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The AAPG/Datapages Combined Publications Database

GCAGS Transactions


Gulf Coast Association of Geological Societies Transactions Vol. 58 (2008), Pages 635-644

Microbial Mats on Siliciclastic Bedding Surfaces – Kinneyia – in the Del Rio Formation (Cenomanian), West Texas

Brian E. Lock

Department of Geology, University of Louisiana at Lafayette, Box 44530, Lafayette, Louisiana 70504-4530


The Del Rio Formation in Val Verde County, Texas, consists of calcareous shales with thin limestones and sandstones. The fauna is dominated by exogyrid oysters and arenaceous forams. The sandstone beds display hummocky cross stratification, graded bedding (reworked oysters concentrated at the base), and oriented sole marks, all indicating deposition as tempestites. Locally, the top surfaces of sandstone beds are covered with microbial wrinkle mats of the type known as Kinneyia. This type of mat is common in the Proterozoic but rare in younger strata. The youngest occurrence previously reported is from the Jurassic. The Kinneyia mats are also noteworthy in that microbial mats are much more common on carbonate sediments than on siliciclastics.

Microbial mat development and survival to burial is conditional on protection from grazing invertebrates, suggesting hostile environmental conditions at the time of sandstone emplacement. Anoxic or disaerobic conditions have been invoked to satisfy this requirement in other examples of preserved mats, and other oyster-rich strata, such as the Valanginian of the Jura area of France, have been attributed to eutrophism. A major influx of low salinity water following major storms provides another possible explanation for the Del Rio microbial mats and oyster-dominated fauna.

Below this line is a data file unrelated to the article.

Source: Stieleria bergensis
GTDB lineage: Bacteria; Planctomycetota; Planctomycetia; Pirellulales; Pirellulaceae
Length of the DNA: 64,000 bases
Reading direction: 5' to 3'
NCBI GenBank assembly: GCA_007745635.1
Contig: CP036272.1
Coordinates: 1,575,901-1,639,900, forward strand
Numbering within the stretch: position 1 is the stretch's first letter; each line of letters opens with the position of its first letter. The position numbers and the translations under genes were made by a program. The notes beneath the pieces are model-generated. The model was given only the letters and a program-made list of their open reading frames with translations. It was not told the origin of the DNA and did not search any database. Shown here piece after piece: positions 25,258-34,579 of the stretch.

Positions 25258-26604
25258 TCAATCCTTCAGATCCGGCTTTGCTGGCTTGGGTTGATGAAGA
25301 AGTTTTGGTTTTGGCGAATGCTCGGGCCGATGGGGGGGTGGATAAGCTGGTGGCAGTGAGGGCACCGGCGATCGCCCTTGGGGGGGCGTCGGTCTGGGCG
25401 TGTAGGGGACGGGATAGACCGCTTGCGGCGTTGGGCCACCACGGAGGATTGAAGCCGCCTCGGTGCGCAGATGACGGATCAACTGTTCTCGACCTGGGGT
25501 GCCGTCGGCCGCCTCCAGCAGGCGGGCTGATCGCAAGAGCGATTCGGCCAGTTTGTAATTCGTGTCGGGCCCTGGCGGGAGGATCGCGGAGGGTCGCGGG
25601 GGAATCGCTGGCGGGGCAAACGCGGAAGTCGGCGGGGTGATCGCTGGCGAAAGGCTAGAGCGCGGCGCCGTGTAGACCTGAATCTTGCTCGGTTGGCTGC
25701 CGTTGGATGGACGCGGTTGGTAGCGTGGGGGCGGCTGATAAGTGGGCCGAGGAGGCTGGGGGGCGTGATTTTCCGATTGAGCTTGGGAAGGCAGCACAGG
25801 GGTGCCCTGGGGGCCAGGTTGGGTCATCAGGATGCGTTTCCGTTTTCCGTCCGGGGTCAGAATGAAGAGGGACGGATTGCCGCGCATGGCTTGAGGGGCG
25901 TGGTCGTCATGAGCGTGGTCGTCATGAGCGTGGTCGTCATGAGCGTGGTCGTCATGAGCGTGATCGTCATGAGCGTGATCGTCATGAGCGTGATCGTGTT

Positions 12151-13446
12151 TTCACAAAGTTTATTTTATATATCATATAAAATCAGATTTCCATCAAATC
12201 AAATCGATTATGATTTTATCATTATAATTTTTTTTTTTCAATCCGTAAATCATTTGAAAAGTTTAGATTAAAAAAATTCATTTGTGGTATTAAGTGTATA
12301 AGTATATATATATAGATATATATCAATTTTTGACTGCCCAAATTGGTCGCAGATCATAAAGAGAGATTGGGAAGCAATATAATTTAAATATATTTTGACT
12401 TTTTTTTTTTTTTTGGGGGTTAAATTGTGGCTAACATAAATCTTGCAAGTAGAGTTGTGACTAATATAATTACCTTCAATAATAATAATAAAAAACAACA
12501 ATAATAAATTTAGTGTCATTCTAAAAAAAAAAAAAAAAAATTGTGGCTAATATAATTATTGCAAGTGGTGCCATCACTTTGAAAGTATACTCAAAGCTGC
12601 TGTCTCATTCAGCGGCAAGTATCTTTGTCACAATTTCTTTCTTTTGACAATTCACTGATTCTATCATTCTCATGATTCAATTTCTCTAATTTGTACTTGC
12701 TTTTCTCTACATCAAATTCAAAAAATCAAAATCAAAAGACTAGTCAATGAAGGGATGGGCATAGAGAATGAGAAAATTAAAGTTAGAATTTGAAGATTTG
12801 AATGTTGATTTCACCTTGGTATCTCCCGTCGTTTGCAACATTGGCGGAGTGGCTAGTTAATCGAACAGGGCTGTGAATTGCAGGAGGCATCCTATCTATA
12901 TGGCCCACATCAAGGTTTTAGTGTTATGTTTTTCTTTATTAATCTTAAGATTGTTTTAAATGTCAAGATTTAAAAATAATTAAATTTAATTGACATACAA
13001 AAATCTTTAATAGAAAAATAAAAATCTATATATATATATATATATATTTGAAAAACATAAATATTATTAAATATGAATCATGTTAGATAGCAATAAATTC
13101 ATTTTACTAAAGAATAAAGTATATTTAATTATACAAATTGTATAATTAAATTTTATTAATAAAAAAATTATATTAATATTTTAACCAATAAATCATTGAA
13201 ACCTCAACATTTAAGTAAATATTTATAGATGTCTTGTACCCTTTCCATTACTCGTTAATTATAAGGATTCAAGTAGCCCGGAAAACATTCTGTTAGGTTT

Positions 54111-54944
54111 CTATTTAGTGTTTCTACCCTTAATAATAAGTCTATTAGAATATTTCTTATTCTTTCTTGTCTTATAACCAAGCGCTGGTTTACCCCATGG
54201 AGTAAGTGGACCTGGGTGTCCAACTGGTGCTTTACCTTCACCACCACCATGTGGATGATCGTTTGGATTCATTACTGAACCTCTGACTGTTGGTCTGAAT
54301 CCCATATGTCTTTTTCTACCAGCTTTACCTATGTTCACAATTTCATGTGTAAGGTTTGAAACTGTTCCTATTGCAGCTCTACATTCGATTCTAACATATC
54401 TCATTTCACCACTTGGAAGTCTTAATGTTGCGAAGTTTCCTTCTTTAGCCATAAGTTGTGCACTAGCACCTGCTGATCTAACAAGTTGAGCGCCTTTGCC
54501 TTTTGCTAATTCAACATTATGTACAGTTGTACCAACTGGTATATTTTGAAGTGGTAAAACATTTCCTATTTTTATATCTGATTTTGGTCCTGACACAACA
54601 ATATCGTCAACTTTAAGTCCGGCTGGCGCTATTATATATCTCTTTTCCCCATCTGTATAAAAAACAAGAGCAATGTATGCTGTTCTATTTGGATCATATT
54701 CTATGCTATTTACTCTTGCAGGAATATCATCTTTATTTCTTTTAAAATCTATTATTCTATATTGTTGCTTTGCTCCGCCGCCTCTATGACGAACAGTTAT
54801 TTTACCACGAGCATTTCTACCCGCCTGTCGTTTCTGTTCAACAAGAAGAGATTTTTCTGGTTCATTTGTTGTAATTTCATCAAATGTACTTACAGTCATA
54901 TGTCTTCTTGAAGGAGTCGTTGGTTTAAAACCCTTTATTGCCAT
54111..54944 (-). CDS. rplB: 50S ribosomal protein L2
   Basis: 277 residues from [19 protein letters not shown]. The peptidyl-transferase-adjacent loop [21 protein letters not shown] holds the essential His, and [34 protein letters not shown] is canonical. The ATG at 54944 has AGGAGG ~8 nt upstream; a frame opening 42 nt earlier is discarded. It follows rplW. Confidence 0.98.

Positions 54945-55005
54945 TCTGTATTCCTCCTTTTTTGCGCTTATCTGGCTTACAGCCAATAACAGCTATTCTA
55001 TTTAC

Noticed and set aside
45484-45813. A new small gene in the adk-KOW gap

A section through the formation near Terlingua, 150 mi (240 km) to the west, has only discontinuous lenses of sandstone, with gutter casts. Another example of a Kinneyia mat was found on one of these lenses, indicating the widespread nature of hostile environmental conditions.

Microbial mats are commonly considered indications of shallow water environments, on the assumption that they are produced by photosynthetic cyanobacteria. While this assumption is not necessarily valid, other reports of Kinneyia are from apparently shallow environments, and the Del Rio sediments are generally consistent with modest (but not intertidal) water depths.

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